Lynette Haggard (LH): Can you share with my readers a little about yourself?
Betsy Eby: I am a painter and classical pianist. My family is native to the northwest. My great-grandparents and grandparents were postmasters and store-owners in Neah Bay, Washington, an Indian Reservation at the farthest northwestern tip of the lower United States. My mother grew up as the only white girl on the reservation. I was born in Seaside, Oregon, the end of the Lewis and Clark Trail. When I was a girl I idolized Wonder Woman and Sacagawea. My ancestors were tough, pioneering and entrepreneurial.
Encaustic and Cinder on Canvas on Panel, each piece 17 x 17"
LH: Where did you grow up and what were there any early influences on your work?
Betsy: I was born in Seaside, Oregon and we lived in the country. There was an old forest behind my house, a swamp and a stream. We had two cows named Hubert and Huberta, pet ducks, and a cat named Phoebe Eby. My dad built us a swing out of old growth timbers. There was an abandoned parade float in the skunk cabbage, and on that float we would make up skits and pretend we were on live tv. There were birch thickets and buttercup fields around our house. My mom and dad would walk the promenade along the Pacific Ocean, pulling us in the red Radio Flyer. The sea air got in me at an early age. My entire adult life I’ve lived either on or overlooking the water. Growing up in the moist, dewy environment of the Pacific Northwest informed my senses. And I always had a love for the silvery bark of birch trees. I was a self-sufficient kid and liked spending time alone observing. At the age of eight, my father was transferred to the suburbs of Portland Oregon. I remember the move being traumatic for me. Everything in the beige suburban neighborhood looked the same, and houses were on a grid. Like a tree frog in the desert, I spent my life bereft for the natural environment that suited my temperament. My paintings are an extension of that ongoing resolution.
|Variation on Bach's Chromatic Fantasia and Fugue— 2010|
Encaustic on panel, 36 x 58"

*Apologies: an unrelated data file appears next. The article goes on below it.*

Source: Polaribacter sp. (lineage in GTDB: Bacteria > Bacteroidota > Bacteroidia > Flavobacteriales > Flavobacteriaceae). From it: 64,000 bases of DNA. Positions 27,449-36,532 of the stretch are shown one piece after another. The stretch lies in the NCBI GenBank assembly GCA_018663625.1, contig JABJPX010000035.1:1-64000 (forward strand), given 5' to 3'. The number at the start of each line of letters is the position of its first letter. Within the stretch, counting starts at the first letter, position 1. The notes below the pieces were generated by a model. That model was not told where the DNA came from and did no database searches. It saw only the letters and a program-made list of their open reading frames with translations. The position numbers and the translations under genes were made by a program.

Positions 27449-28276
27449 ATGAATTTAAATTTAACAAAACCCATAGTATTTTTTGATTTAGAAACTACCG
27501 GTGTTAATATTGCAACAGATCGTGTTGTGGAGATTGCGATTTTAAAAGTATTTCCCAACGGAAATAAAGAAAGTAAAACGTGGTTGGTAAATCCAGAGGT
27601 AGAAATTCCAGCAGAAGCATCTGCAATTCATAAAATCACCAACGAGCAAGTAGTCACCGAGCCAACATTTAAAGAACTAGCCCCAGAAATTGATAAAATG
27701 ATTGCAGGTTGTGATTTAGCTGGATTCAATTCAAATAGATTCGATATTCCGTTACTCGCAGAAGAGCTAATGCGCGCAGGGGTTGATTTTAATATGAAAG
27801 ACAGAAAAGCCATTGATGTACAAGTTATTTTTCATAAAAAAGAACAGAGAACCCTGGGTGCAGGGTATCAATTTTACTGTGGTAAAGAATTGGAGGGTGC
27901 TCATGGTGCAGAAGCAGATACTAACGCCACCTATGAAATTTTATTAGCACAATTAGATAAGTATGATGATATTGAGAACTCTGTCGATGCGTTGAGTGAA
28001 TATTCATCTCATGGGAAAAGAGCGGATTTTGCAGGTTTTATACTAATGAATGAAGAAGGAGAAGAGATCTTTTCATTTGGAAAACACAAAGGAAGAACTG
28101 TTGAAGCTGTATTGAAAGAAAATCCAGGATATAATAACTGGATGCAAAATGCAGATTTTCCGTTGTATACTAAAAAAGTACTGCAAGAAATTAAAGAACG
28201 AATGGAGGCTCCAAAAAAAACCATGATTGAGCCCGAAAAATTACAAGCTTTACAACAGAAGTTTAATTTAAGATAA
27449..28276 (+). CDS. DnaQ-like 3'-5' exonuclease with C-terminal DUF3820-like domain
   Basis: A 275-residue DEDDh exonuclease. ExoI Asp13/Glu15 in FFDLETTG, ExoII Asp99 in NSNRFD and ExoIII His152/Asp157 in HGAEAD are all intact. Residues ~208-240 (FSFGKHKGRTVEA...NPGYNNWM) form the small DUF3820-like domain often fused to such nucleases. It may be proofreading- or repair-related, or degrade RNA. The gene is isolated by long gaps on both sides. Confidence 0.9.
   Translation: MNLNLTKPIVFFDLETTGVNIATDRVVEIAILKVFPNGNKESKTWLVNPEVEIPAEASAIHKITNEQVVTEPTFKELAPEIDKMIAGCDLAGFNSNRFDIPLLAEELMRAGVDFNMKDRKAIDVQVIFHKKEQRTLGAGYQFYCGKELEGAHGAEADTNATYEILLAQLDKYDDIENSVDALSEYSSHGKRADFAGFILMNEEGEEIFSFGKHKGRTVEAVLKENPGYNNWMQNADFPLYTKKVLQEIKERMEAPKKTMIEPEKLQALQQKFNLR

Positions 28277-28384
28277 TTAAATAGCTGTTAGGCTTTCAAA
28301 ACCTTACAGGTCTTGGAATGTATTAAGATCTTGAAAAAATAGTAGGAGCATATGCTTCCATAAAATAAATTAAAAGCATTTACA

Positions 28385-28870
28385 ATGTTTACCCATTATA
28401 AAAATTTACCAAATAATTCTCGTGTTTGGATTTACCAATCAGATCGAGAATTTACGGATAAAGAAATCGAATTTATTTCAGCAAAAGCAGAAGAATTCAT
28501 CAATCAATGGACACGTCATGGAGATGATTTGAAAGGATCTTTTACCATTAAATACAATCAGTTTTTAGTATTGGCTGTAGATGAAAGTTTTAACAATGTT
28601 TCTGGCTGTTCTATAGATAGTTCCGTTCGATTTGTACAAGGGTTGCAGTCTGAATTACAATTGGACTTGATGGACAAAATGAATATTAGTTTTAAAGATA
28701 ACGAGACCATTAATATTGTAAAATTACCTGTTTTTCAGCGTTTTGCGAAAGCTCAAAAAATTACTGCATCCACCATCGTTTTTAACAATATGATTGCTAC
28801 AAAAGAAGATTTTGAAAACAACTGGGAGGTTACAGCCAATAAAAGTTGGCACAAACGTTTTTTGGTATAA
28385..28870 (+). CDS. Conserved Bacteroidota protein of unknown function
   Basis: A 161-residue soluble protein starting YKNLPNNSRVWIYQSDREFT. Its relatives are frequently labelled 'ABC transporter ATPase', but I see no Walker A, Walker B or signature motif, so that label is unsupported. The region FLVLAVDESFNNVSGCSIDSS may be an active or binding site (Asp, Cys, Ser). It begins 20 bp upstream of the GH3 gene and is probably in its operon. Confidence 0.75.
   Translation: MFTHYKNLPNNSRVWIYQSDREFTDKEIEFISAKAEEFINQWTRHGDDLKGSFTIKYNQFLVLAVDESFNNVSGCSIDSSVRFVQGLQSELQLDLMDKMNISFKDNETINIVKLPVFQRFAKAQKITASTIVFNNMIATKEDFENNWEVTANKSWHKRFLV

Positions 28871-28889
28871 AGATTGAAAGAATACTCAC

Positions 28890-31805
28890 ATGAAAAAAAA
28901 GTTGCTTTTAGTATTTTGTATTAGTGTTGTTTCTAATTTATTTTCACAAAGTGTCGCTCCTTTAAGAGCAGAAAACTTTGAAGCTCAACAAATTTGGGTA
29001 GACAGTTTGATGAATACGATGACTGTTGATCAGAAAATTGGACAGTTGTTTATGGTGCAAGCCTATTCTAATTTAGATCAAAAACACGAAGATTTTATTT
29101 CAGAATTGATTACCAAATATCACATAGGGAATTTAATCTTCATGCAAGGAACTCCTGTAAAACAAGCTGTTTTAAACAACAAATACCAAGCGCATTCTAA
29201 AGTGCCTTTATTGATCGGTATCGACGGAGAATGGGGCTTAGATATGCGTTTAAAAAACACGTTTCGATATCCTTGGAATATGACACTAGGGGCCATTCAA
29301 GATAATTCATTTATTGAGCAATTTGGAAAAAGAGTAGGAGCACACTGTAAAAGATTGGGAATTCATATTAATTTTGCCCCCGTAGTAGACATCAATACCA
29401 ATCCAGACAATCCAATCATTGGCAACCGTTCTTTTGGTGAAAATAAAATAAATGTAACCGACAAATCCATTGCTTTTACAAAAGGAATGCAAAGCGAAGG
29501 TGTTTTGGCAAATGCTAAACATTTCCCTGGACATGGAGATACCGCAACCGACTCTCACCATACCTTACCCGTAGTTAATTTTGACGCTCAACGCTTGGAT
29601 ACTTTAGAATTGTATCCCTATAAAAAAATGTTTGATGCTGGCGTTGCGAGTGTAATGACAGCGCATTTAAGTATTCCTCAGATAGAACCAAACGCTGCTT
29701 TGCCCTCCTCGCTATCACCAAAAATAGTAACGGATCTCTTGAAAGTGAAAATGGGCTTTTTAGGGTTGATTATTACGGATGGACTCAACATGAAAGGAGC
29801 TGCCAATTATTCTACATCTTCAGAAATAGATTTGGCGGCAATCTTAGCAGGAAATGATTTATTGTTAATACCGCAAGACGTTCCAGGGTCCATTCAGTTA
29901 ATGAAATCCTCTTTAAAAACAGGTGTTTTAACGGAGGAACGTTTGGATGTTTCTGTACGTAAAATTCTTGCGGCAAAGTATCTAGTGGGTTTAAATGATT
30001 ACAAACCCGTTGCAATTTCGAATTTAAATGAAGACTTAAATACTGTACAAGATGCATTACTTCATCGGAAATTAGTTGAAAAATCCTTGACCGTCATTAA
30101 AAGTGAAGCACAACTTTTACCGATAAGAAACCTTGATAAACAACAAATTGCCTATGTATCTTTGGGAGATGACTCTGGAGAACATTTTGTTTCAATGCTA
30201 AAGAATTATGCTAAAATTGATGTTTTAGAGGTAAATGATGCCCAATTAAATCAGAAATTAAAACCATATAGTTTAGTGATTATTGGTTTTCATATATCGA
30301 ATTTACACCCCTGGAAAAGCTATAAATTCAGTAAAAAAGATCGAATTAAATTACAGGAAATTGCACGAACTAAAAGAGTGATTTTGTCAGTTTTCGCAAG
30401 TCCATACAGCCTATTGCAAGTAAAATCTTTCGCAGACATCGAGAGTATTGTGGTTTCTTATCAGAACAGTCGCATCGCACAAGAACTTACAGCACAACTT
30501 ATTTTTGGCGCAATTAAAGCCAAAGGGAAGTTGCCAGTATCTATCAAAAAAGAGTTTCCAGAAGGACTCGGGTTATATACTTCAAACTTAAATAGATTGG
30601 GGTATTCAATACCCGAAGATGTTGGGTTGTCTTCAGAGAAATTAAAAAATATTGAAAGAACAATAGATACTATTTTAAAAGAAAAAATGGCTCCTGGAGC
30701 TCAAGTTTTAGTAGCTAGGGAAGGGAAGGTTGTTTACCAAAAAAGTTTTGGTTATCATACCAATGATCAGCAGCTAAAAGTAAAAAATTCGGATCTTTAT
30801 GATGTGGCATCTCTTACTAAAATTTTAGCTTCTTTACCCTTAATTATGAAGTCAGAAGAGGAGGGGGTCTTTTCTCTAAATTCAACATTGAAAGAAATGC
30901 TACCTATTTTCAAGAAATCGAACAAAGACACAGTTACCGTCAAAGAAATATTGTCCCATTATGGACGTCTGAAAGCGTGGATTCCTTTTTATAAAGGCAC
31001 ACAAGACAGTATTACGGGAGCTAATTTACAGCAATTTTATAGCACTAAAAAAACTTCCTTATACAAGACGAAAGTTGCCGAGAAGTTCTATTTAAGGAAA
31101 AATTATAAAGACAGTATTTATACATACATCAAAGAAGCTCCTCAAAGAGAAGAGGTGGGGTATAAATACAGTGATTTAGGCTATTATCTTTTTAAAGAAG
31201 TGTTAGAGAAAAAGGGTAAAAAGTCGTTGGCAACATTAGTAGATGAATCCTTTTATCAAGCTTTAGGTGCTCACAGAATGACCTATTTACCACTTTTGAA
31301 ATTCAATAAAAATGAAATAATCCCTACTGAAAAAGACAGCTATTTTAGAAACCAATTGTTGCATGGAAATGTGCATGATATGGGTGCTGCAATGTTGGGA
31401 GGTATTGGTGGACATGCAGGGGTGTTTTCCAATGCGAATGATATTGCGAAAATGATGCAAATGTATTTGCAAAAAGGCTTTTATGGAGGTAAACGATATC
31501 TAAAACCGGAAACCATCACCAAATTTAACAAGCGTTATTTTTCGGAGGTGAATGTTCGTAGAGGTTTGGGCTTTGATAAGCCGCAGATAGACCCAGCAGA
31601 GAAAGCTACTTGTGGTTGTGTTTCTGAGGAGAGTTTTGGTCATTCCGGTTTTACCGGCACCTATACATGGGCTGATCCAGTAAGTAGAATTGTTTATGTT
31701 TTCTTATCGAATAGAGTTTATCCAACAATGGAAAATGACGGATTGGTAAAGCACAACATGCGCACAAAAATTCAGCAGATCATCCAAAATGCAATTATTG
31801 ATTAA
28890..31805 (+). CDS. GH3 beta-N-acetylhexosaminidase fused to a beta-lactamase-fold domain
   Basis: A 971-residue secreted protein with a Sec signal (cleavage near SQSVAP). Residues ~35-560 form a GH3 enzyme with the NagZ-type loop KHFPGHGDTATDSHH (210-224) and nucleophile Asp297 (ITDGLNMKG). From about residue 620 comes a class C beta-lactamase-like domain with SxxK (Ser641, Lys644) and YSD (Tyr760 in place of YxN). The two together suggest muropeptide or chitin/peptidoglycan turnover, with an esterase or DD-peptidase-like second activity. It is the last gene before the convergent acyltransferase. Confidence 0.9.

LH: Did you receive any formal art training? If yes where and what did you major in?
Betsy: My degree is a BA in art history. I began playing classical piano at age 5 and that is what occupied my childhood. I painted and drew and spent hours alone drawing self-portraits in my room. My mom enrolled me in a still life painting class at the local college when I was 14. I won third place in junior high art class for my rendition of a pastel Unicorn. When it was time for me to go to college, my family discouraged studying art or music, probably for fear it wouldn’t prepare me to make a living. But after a year or so of general studies, I gravitated back to the arts and claimed my major in art history. My emphasis was in Greek/Roman as well as Asian.
|Variation on Saint Saens' Aquarium—2010|
Encaustic on panel, 42 x 70"
LH: At what point in your life did you become interested in making art?
Betsy: I was in a bad car accident my junior year in college. It put me in bed on and off for about a year. It was at that time I became obsessed with making art. Neurologists claim that head trauma can alter brain chemistry and suddenly spark creativity or musicality. My head went through the windshield, even though I was wearing a seat belt. I can’t explain it but that event altered the way I viewed the world. I began painting, reading all books on and by Jung, Nietzsche, Frankel and alike and absorbing all the classical music I could. I suddenly had an insatiable creative appetite. A couple years later, I had a visitation, or whatever that is, when a voice told me that what I was supposed to do with my life was to paint paintings that would be respites from chaos and that would elevate consciousness. I try everyday to do that in my work.
|Variation on Franck's Panis Angelicus—2010|
Encaustic on panel, 36 x 58"
LH: Was there a certain point when you decided you were primarily an artist?
Betsy: From birth, I knew my sensibilities were different. I always felt like an alien. It was in my twenties that I knew I was primarily an artist. No matter what kind of odd job I was doing to make a living all I could think about was going home to my basement studio. I’d paint all night. I basically taught myself to paint. Living in any other shoes than an artist’s shoes felt disingenuous to my temperament.
|Variation on Saint Saens' Danse Macabre—2010|
Encaustic on panel, 42 x 70
LH: Can you describe bit about your work in general. What is your media? What is your current work about?
Betsy: My paintings are lyrical abstractions, capturing rhythms and patterns found in the organic world and the musical world. The medium is wax and pigment. I paint with knives, some brushes and a blow-torch. My last exhibition, which was in New York September-October of this year, was entitled “Scales and Measures” and each painting was titled after a piece of classical music. This is what I’m continuing to paint about – the musical world made tangible.
LH: Where do you live now?